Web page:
Whitesands (Pembs) Wander

The Navigator suggested that we head for the coast on Monday as the weather was looking fine and the destination would be Whitesands Bay.

I apologise for the delay as I could not fully remember the route and had to consult with the Navigator


We set off south from the car park on the coast path with stunning views from the off. At St Justinians tourists were waiting to board the boats which would take them to or around Ramsey Island and with the ribs no doubt riding the infamous “Bitches”.  This is a stretch of white water formed by the rocks jutting out from Ramsey and where quite some time ago I would kayak over to but leave my younger son to play in the huge waves which form there.







Less wild ambitions today with feet firm on terra firma. We headed inland through Treginnis Isaf where there is a city farm and then onto Treginnis Uchaf – no trace of the ganol, across Waun Rhosson thankfully dry underfoot and onto Treleddyn.


There were lots of flora to spot including, orchids, ragged robin, honeysuckle, thrift and campion and others I have forgotten.


At that farm we just made it to safety when a herd of cows came speeding through the yard eithher to milking or a change of field.  Just up from the farm we stopped by a lake to have lunch and watched six water buffalo watching us.

Following lunch we walked on towards Lleithyr to rejoin the coast.


A fine day, perhaps summer has at last arrived.

Two Days on the Wye

I am hijacking my own blog site to describe two days open boating on the River Wye – I was carrying everything in the boat, so boat packing.

Canoeing was my main outlet for the outdoors for a long period but in the last 12 months or so it has taken a back seat, partly because my canoeing buddies have not been available and also because of the dodgy knee.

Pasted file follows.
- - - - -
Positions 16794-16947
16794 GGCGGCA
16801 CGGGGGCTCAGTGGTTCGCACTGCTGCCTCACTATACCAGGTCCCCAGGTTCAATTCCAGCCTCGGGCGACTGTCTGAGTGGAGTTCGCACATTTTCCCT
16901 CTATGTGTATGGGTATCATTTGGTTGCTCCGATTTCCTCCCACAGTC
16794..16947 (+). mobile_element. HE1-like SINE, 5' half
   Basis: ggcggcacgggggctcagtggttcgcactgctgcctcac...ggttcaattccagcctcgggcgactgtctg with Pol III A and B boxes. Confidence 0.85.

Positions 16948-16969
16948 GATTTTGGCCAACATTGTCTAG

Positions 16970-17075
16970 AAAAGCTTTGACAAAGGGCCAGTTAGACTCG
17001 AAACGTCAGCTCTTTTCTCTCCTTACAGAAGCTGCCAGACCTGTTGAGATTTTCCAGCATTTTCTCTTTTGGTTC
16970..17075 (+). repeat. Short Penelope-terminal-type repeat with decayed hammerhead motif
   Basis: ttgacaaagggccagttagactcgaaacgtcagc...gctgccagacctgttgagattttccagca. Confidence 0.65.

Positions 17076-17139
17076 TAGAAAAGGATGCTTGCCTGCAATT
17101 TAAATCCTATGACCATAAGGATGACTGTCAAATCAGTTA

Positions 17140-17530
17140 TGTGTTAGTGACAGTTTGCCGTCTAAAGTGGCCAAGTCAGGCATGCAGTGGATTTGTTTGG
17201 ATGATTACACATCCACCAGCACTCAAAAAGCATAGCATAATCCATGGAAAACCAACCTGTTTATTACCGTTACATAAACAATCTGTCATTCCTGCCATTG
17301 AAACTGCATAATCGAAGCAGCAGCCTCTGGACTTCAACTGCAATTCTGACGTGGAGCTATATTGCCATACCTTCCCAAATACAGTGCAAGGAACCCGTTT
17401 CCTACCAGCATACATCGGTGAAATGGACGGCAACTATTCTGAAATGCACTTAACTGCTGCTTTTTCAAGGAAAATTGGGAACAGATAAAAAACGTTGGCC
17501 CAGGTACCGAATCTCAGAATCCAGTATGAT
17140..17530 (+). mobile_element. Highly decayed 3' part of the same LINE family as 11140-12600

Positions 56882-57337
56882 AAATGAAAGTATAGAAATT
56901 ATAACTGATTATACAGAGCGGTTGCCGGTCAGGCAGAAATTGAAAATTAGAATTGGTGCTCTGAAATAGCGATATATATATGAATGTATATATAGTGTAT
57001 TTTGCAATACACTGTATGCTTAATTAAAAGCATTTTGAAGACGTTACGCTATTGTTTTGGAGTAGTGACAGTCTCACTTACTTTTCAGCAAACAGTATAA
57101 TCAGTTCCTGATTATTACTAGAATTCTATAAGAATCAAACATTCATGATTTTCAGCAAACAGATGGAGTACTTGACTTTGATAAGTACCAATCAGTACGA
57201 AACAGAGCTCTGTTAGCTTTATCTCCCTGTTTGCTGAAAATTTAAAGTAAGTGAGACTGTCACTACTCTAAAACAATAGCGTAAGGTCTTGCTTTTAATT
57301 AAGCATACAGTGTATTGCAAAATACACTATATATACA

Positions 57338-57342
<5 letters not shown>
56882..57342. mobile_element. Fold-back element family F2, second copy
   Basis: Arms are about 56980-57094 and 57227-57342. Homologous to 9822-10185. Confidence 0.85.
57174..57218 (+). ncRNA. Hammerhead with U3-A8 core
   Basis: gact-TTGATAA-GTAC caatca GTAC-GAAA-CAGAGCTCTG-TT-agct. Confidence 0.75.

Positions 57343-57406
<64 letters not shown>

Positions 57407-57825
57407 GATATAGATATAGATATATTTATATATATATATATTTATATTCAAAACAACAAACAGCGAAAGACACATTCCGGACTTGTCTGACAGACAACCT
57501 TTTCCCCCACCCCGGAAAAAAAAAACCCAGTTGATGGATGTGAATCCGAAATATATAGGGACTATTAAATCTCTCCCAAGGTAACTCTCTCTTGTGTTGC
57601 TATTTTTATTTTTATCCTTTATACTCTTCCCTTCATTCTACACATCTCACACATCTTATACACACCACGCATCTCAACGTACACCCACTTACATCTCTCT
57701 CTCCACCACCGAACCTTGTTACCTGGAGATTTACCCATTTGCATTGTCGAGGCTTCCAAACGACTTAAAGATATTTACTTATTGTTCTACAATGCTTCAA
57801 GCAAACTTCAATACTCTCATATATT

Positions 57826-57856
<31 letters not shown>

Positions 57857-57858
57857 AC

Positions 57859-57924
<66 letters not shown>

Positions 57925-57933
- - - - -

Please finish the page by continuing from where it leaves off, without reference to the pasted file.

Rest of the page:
Route Wednesday

Route Thursday

Thankfully a phone call from Ray invited me onto a trip he was planning to celebrate his birthday.

Old but bold

The venue was to be the River Wye.  I was not able to join them for the first two days and joined them at Lucksall Camping site near Holme Lacy. This is a first class site with flat manicured grass, frankly too good for scruffy canoeists! The staff are friendly and the price is pocket friendly, more than can be said for some other sites.

\My abode

I rolled up just as the evening meal was being talked about and I was supplied with a tasty curry and rice. I only used one breakfast out of my meal plan for the whole period.

A new use was found for tabasco sauce when Cas was suffering from a back problem and the only hot solution was the sauce. It seemed to do the trick and was used on a number of occasions.

We had an early night and were up and about the next morning and on the river by 0900 after I was fed again by Ray,s team.

About to depart

A lot of pictures follow as we headed for Wilton just down stream from Ross on Wye.

Cas in the stern and Lisa in the bow

Ray trying my boat (he,s not good enough)

Typical downstream view

Hard work this canoeing lark

Welcome sight of Ross on Wye

Our overnight stop was the small site on the banks adjacent to the White Lion. Tents erected and a few cuppas sunk and then off to Ross for pie and chips!

Wilton at the White Lion

It was a lovely evening and I slept with the tent door open with views of the river.  No monsters entered during the night and I was up early enjoying the peace and a cup of coffee.  Today was Ray’s birthday and he kindly treated us to a full English in the pub.

0600 hrs all is peaceful

Morning brew

The trip today was to be a little shorter with our destination at Wyedean Camp site at Symonds Yat.

Although the day started well with sunshine it changed to rain by the time we reached our get out. During the paddle Cas and Lisa paddled Ray’s open boat and their skill levels visibly increased as the day wore on, selecting lines and mostly avoiding problem areas.